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Ovarian cancer is a lethal gynecological disease that is characterized by peritoneal metastasis and increased resistance to conventional chemotherapies. This increased resistance and the ability to spread is often attributed to the formation of multicellular aggregates or spheroids in the peritoneal cavity, which seed abdominal surfaces and organs. Given that the presence of metastatic implants is a predictor of poor survival, a better understanding of how spheroids form is critical to improving patient outcome, and may result in the identification of novel therapeutic targets. Thus, we attempted to gain insight into the proteomic changes that occur during anchorage-independent cancer cell aggregation. As such, an ovarian cancer cell line, OV-90, was cultured in adherent and non-adherent conditions using stable isotope labeling with amino acids in cell culture (SILAC). Anchorage-dependent cells (OV-90AD) were grown in tissue culture flasks, whereas anchorage-independent cells (OV-90AI) were grown in suspension using the hanging-drop method. Cellular proteins from both conditions were then identified using LC-MS/MS, which resulted in the quantification of 1533 proteins. Of these, 13 and 6 proteins were up-regulated and down-regulated, respectively, in aggregate-forming cells compared with cells grown as monolayers. Relative gene expression and protein expression of candidates were examined in other cell line models of aggregate formation (TOV-112D and ES-2), which revealed an increased expression of calcium-activated chloride channel regulator 1 (CLCA1). Moreover, inhibitor and siRNA transfection studies demonstrated an apparent effect of CLCA1 on cancer cell aggregation. Further elucidation of the role of CLCA1 in the pathogenesis of ovarian cancer is warranted.
For several years, ovarian cancer (OvCa)3 has been the most lethal gynecological malignancy among women in North America, where it accounts for 5% of all cancer-related deaths (1). Unfortunately, in most cases, the disease is not detected until advanced stages, at which point the cancer has progressed considerably. Despite recent efforts made toward the development of personalized treatment strategies for ovarian cancer, patient survival rates have barely improved since the arrival of platinum-based chemotherapy, with an overall average 5-year survival rate of 44% (1, 2). Meanwhile, the standard treatment for late stage patients continues to be cytoreductive surgery followed by chemotherapy (3). Although this approach may lead to a partial or complete remission, the probability that residual cancer cells not removed during surgery will develop resistance is high, and will eventually lead to recurrent disease (3). Beyond this point, the cancer is rendered incurable. Given that the majority of patients develop high-grade tumors, which are characterized by late stage presentation and intraperitoneal spread, there is an urgent need to understand OvCa metastasis and identify key molecules that drive tumor progression.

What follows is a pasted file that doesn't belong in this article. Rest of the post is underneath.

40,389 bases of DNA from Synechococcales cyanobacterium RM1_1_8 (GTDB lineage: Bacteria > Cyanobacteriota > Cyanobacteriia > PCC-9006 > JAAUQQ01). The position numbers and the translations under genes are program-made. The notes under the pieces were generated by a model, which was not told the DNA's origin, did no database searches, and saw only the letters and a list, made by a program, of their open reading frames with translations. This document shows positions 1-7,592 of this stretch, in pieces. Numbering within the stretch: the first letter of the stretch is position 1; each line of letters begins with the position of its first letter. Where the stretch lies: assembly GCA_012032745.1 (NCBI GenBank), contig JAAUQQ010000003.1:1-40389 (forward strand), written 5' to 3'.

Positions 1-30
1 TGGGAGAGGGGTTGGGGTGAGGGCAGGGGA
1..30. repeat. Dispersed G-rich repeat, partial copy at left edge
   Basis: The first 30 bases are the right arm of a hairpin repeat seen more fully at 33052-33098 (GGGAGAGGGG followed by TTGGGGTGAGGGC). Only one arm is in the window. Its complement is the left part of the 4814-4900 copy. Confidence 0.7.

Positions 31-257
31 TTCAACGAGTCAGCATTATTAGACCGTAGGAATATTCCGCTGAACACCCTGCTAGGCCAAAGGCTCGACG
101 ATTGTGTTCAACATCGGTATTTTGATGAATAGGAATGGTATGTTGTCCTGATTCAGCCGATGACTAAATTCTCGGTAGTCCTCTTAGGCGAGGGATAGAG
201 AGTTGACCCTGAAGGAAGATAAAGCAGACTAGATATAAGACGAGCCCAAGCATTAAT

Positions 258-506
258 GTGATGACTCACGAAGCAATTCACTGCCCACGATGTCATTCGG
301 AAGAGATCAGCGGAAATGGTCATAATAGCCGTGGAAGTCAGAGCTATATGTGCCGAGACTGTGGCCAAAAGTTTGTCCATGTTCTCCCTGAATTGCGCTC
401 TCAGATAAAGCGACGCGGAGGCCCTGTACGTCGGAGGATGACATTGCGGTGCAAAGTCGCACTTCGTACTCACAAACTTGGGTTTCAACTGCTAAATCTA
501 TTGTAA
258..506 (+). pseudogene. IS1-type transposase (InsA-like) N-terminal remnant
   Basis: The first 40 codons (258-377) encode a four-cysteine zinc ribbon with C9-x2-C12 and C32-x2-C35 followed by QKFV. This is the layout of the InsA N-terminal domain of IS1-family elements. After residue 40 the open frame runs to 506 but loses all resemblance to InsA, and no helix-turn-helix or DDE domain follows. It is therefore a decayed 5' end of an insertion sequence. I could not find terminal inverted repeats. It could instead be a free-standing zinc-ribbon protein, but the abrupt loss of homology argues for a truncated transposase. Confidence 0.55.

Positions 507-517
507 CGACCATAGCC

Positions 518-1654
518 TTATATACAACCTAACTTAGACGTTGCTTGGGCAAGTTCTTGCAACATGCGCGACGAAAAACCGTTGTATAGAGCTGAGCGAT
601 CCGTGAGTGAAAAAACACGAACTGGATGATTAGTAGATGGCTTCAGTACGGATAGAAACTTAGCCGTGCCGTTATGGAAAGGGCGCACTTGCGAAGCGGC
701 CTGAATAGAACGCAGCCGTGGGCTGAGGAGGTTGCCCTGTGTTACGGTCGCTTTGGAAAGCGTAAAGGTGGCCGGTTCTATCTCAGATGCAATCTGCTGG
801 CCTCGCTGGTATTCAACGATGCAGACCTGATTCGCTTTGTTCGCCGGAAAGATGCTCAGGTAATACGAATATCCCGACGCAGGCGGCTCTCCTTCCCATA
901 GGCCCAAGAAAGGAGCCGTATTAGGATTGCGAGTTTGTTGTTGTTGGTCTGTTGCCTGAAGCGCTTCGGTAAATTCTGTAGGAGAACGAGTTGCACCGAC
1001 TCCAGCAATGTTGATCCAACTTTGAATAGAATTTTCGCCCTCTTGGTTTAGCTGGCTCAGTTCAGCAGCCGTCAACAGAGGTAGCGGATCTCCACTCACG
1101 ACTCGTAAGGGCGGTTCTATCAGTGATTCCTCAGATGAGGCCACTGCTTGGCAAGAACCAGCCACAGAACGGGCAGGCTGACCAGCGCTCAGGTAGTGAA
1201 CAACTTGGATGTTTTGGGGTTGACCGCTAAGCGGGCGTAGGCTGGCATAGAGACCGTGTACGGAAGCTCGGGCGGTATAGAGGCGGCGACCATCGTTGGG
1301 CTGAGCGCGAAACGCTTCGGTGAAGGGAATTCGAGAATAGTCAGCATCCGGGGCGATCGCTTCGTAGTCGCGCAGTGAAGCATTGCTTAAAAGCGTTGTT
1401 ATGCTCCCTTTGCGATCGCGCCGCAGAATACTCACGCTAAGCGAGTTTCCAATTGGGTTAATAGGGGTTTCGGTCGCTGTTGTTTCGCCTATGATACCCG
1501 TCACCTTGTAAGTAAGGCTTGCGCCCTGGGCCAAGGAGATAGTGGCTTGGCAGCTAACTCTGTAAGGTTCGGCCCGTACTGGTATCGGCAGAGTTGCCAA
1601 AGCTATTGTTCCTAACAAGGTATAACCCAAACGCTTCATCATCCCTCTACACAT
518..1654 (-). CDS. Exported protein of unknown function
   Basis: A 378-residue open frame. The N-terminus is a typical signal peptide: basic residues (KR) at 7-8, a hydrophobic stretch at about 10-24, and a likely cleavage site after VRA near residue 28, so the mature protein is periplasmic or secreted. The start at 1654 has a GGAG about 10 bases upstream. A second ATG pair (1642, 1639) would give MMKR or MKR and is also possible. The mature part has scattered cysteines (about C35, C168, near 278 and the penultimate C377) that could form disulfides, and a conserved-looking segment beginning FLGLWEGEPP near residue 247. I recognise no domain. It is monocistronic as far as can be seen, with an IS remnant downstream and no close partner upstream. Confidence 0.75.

The formation of metastatic implants on the peritoneum relies on the detachment and spread of cancerous cells from the primary tumor (4). During this process, detached cells remain suspended in ascites fluid within the peritoneal cavity and form multicellular aggregates (MCAs), also known as spheroids, which obtain an anchorage-independent behavior that is resistant to apoptosis (4, 5). As such, recent emphasis has been placed on delineating the underlying biology of spheroid growth and formation given that these three-dimensional models are more representative of in vivo conditions, and share similar biological features to solid tumors (6). More importantly, it has been shown that MCAs facilitate ovarian cancer metastasis, by breaching the mesothelium and causing widespread peritoneal dissemination (7,–10). Numerous studies have highlighted the ability of spheroids to acquire chemoresistant, and stem-like properties, both of which have major implications for disease outcome (6, 11). Thus far, it is believed that interactions between various cell adhesion molecules and extracellular matrix components contribute to the formation of MCAs, including integrins, fibronectin, and cadherins (5, 7, 8, 12). Interestingly, studies have also shown that gene and protein expression can differ between cancer cells grown in monolayers versus those within multicellular aggregates (11, 13). Thus, a global comprehensive proteomics analysis that compares the proteome of the two cell populations may add to our current understanding about OvCa progression, as well as aid in the identification of novel therapeutic targets.